The city's non-public works employees participate in the state's pension system, which in Fitch's opinion is weakly funded. The state eliminated its pension cost sharing arrangement in fiscal 2012 resulting in the city's contribution to increase by 25% in fiscal 2012 from the year prior. Contribution rates increased by 23% for fiscal 2014 to $18.1 million based on the state's biannually set rate. The city continues to make the full payment of amounts required by the state.
Public works employees participate in a city-managed single employer system and the city continues to pay the annual required contribution (ARC) in full. The city plan is 81% funded, and the unfunded liability is low at $7.6 million as of July 1, 2011.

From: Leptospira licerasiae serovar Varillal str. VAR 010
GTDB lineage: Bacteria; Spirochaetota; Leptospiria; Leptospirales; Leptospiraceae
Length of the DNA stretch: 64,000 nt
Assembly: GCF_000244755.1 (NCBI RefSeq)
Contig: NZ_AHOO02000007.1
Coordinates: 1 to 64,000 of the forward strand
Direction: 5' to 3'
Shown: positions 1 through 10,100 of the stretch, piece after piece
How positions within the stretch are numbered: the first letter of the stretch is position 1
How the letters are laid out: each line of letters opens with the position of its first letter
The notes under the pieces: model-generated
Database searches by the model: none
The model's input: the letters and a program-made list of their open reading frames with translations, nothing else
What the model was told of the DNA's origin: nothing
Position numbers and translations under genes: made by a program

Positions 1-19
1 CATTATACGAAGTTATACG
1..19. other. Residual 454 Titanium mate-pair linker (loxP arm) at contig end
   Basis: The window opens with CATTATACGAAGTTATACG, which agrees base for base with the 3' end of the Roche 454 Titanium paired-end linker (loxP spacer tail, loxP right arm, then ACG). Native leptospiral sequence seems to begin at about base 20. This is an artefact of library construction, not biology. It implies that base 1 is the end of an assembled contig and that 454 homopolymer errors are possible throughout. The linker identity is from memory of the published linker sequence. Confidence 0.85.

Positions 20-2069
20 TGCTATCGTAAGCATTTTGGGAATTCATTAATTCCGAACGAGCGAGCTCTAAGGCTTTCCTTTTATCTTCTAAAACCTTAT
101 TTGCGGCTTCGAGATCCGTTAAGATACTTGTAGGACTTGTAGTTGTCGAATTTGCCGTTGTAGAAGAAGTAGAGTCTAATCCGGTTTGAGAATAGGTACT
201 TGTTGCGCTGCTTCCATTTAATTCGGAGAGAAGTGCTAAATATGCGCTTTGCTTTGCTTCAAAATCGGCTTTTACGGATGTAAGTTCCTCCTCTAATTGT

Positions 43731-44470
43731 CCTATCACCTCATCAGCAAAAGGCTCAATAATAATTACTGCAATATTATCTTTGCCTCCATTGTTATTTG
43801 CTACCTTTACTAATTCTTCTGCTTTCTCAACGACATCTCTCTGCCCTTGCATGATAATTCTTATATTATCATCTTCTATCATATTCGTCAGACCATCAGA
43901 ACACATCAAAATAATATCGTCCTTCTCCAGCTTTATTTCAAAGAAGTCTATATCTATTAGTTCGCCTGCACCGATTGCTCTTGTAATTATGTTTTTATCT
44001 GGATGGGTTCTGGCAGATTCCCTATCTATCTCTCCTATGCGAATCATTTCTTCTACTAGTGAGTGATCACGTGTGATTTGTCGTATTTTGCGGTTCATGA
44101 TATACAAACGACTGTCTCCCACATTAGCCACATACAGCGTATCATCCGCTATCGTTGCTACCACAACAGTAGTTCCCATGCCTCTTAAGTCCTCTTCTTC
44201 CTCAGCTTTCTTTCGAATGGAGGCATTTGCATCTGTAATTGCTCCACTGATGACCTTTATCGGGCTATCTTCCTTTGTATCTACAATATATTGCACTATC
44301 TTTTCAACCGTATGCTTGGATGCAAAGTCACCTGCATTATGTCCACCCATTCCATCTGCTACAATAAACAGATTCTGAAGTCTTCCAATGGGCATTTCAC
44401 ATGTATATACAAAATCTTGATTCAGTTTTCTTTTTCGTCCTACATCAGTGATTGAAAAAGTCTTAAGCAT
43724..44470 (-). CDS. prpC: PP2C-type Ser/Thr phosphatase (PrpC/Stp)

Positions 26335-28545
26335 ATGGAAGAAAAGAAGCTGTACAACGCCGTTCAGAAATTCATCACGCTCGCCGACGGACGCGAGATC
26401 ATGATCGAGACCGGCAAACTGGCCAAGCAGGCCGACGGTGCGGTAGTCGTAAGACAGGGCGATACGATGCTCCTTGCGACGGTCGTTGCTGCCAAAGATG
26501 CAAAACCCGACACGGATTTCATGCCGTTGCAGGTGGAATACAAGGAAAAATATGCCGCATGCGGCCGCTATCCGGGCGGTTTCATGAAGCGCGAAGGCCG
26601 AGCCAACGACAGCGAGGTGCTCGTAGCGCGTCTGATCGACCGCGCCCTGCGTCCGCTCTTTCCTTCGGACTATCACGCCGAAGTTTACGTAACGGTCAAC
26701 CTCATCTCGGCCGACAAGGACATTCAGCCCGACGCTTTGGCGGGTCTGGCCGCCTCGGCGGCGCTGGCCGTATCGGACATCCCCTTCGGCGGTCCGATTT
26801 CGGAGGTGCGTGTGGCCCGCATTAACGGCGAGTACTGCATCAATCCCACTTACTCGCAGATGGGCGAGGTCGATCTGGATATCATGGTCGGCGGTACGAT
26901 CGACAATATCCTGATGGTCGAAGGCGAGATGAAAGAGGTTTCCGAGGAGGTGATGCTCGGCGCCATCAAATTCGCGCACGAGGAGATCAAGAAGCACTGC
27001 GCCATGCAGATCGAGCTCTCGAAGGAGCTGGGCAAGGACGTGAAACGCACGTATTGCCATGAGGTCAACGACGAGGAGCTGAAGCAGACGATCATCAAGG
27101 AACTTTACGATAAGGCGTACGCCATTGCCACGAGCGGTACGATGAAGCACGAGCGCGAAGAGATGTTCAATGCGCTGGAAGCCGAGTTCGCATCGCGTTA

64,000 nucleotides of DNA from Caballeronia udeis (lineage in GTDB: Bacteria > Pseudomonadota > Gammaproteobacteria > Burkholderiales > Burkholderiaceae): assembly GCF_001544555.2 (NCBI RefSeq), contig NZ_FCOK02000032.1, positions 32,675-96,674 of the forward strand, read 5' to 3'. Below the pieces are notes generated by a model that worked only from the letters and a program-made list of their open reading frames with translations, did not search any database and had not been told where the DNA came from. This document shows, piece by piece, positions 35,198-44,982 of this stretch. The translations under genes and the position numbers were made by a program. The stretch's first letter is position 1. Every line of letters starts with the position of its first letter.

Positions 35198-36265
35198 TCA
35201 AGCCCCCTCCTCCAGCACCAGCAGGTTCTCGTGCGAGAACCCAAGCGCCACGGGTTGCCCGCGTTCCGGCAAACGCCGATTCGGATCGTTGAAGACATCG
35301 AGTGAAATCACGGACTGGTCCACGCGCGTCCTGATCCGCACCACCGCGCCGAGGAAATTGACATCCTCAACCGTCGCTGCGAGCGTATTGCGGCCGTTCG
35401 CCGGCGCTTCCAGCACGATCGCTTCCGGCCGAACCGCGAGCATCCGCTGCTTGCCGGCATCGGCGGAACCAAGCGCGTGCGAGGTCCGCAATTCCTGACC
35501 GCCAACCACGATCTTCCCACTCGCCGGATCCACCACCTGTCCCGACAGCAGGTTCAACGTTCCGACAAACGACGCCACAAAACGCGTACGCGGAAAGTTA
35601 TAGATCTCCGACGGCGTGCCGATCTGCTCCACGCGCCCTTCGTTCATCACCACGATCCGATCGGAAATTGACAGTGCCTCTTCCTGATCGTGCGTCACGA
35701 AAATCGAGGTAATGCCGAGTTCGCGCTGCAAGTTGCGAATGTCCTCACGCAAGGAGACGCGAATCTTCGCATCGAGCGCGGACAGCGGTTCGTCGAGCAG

The city contributed 43% of the fiscal 2013 other post-employment benefit ARC. Carrying costs for debt service (including Pennichuck bonds), pensions and OPEB pay-go are manageable at 15.6% of governmental fund spending.
Additional information is available at 'www.fitchratings.com'.
In addition to the sources of information identified in Fitch's Tax-Supported Rating Criteria, this action was additionally informed by information from Creditscope, S&P/Case-Shiller Home Price Index, IHS Global Insight, Zillow.com, and National Association of Realtors.
Applicable Criteria and Related Research:
--'Tax-Supported Rating Criteria' (Aug. 14, 2012);
--'U.S. Local Government Tax-Supported Rating Criteria' (Aug. 14, 2012).
Applicable Criteria and Related Research:
Tax-Supported Rating Criteria
U.S. Local Government Tax-Supported Rating Criteria